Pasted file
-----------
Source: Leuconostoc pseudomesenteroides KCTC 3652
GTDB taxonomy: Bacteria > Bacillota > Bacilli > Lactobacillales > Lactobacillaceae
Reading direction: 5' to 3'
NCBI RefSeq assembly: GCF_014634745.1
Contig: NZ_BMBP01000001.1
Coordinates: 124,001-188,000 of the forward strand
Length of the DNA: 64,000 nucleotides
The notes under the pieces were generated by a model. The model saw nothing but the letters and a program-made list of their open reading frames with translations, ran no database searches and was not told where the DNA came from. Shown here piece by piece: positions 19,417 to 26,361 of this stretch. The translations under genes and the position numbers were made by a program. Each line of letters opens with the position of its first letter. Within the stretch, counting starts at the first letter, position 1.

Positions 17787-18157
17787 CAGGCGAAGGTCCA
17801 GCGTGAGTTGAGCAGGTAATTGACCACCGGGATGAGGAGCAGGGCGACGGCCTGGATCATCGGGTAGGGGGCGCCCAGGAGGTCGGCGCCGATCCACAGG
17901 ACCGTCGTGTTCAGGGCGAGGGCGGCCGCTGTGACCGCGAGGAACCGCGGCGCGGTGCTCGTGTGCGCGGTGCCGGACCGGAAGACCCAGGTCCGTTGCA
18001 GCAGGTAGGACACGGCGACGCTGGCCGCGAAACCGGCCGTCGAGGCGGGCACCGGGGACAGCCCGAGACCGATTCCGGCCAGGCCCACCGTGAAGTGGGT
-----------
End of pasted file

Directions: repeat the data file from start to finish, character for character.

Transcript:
Source: Leuconostoc pseudomesenteroides KCTC 3652
GTDB taxonomy: Bacteria > Bacillota > Bacilli > Lactobacillales > Lactobacillaceae
Reading direction: 5' to 3'
NCBI RefSeq assembly: GCF_014634745.1
Contig: NZ_BMBP01000001.1
Coordinates: 124,001-188,000 of the forward strand
Length of the DNA: 64,000 nucleotides
The notes under the pieces were generated by a model. The model saw nothing but the letters and a program-made list of their open reading frames with translations, ran no database searches and was not told where the DNA came from. Shown here piece by piece: positions 19,417 to 26,361 of this stretch. The translations under genes and the position numbers were made by a program. Each line of letters opens with the position of its first letter. Within the stretch, counting starts at the first letter, position 1.

Positions 17787-18157
17787 CAGGCGAAGGTCCA
17801 GCGTGAGTTGAGCAGGTAATTGACCACCGGGATGAGGAGCAGGGCGACGGCCTGGATCATCGGGTAGGGGGCGCCCAGGAGGTCGGCGCCGATCCACAGG
17901 ACCGTCGTGTTCAGGGCGAGGGCGGCCGCTGTGACCGCGAGGAACCGCGGCGCGGTGCTCGTGTGCGCGGTGCCGGACCGGAAGACCCAGGTCCGTTGCA
18001 GCAGGTAGGACACGGCGACGCTGGCCGCGAAACCGGCCGTCGAGGCGGGCACCGGGGACAGCCCGAGACCGATTCCGGCCAGGCCCACCGTGAAGTGGGT